However, instead of letting your travels be a detriment to your running, you can look at it as an opportunity to explore somewhere new. Based on that, I've put together a few tips and ideas to make running while travelling a bit easier.
Do Some Research Ahead Of Time
If I'm going somewhere new for the first time, I'll often do a google search for "running in XXXX" and see what comes up. Sometimes a local running club will have some routes posted.
Another good source of information is Strava. If you're a premium member, you can use the Heat Maps feature to show you where other runners in that area do most of their running. What I usually do though is search for segments in the area that I'm headed to. Very often people create segments for tough sections, such as hill climbs or gnarly trails, which is what I love to find. When you find something that looks like this, you might have found the jackpot. That's how I found some great trails in Italy last week, and in Detroit this week.
This can be the tricky part, but I have a couple of things that I do to help me find my way back.
1- Find a landmark to orient yourself to
Sometimes you can use something that you can see from just about anywhere that will help you get your bearings. For example, in Toronto you know that the CN Tower is on the water, which means that if you're facing it, you're facing south, and you can also orient yourself by east and west with it as well. When I was in Shangai a couple of months ago I used the new Shanghai Financial Tower like that. There weren't too many places in the city where you can't see that from. Sometimes you'd have to get to an open area like a park, or to an intersection to give you a sight line, but it wasn't hard to find if you needed to.
Using buildings and mountains won't help you find your way exactly to an adress, but they sure can help in pointing you in the right direction.
2- Make a grid for a reference
This is what I do most often. For example, in Detroit, there are major east/west roads every mile, creatively named 8 Mile Road, 9 Mile Road, 10 Mile Road etc, so I know that if I start on one of those, and turn in the same direction 3 times, I'll end up back where I started. Sometimes though if the place you're staying isn't laid out in a grid formation, you can use other things, such as rivers or highways. I used this method also when I was in Shanghai. There was a river to the east of my hotel, and another to the north, and there were major elevated highways to the south and to the west, so if I went in a straight line for long enough, I knew I would run into one of those 4, and be able to get myself back to where I wanted to be.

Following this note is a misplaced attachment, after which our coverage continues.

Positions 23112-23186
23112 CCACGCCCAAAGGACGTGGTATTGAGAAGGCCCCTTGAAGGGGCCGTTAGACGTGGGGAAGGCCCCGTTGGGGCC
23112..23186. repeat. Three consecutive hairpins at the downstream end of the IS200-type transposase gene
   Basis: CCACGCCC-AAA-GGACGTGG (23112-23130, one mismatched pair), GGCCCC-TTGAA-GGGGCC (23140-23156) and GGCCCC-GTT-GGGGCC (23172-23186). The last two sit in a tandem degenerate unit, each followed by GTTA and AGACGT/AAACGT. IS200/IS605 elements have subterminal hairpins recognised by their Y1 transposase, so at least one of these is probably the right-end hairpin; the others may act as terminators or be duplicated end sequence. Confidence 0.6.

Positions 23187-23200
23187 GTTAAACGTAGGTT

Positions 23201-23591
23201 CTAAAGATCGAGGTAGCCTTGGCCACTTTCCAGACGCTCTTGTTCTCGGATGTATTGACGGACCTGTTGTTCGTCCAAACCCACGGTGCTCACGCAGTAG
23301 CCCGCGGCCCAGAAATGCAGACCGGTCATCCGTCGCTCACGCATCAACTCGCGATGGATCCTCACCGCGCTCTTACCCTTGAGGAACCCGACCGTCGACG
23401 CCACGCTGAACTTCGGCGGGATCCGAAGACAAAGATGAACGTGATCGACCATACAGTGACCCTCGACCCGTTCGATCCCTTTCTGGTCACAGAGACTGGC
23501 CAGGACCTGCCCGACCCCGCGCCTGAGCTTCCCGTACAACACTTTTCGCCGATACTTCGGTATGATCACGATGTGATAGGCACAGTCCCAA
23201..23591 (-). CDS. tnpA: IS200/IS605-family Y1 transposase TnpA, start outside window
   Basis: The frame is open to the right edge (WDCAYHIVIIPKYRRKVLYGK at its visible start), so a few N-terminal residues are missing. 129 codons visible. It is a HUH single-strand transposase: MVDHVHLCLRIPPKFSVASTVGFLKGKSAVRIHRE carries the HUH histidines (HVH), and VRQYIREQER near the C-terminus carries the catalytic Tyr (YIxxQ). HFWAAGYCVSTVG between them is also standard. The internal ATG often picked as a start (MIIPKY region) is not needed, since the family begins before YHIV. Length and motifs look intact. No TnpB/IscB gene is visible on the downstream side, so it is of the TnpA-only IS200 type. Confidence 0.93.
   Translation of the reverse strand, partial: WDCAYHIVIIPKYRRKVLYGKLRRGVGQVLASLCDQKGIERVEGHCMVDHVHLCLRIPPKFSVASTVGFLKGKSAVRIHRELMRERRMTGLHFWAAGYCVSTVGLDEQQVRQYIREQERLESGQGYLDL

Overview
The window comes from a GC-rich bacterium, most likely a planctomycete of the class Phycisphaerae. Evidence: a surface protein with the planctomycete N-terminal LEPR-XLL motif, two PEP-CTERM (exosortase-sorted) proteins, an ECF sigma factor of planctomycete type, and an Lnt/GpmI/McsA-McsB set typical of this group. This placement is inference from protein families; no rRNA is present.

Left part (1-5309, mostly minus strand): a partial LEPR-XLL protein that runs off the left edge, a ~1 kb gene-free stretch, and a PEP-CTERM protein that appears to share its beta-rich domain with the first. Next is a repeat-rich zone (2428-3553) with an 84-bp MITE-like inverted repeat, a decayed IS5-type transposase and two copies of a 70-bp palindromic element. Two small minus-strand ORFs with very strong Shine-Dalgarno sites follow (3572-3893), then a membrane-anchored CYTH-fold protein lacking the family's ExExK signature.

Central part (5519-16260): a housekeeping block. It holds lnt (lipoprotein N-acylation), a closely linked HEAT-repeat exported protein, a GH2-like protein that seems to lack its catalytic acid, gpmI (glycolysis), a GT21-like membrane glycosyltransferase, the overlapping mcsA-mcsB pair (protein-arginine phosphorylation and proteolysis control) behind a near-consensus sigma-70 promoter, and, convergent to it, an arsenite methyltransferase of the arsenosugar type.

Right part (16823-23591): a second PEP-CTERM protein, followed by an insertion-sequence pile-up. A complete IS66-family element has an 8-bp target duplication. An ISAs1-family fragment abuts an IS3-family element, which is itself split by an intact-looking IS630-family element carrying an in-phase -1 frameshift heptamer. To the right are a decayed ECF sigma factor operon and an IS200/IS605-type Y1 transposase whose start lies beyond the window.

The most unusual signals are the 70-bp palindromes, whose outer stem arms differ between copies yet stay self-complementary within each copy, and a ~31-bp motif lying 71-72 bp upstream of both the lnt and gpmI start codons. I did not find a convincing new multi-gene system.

3- Ask someone
This doesn't always work. I remember one time when I was in Philadelphia I asked the hotel clerk if she had any suggestions where I could go for a run. She looked at me like I had two heads and said "Honey, people don't run around here!" I've found that to be the case in a lot of American cities, particulalry in the suburbs- there isn't really a safe place to run due to lack of sidewalks. Very often these places are set up for cars, not pedestrians. In those cases I'll often do a google search for a nearby cemetery- if you can find a cemetery, you can be pretty sure that it's safe to run there and not get run over by a car.
Some hotels are a bit more runner friendly, and have maps they can give you with suggested routes. I usually find though that they are pretty short- just a couple of miles, so not really useful for someone training for a marathon or an ultra, but at least they can get you pointed in the right direction.
Asking a local can also be helpful if there are areas that you should stay away from. I've never had any trouble, but I chalk that up to the fact that I run early in the morning, and I figure that bad guys are out late doing bad stuff, so they won't be around at 5:30am. I'm not sure how sound that logic is, but it's worked for me so far.
4- Take your hotel business card with you
This is a particularly good idea if you're somewhere where you don't speak the language. If you get massively lost, you can show the business card to a taxi driver and get driven back.
5- Make sure you know the units you're looking at in Google Maps
One time when I was in Texas, I had a couple of hours before my flight home to Canada, so I planned on doing a decent run. I figured I had enough time for 15-20 km, so I mapped out a route and set off into the countryside. After about 1.5 hours I still hadn't hit the road that I needed to make a turn on and realized that I was used to using maps.google.ca (the Canadian version, which measures in km) and I had accidentaly mapped out an 18 mile route on the American version of google maps, not 18km. I ended up having to really pick up the pace in order to make it back to the hotel and get to the airport in time. That was a lesson well learned!
Travelling can be great for your running. Sometimes we can get into a bit of a rut in our normal routine, and getting to go explore somewhere new can be a good kick start, and it's a great way to get to know a place.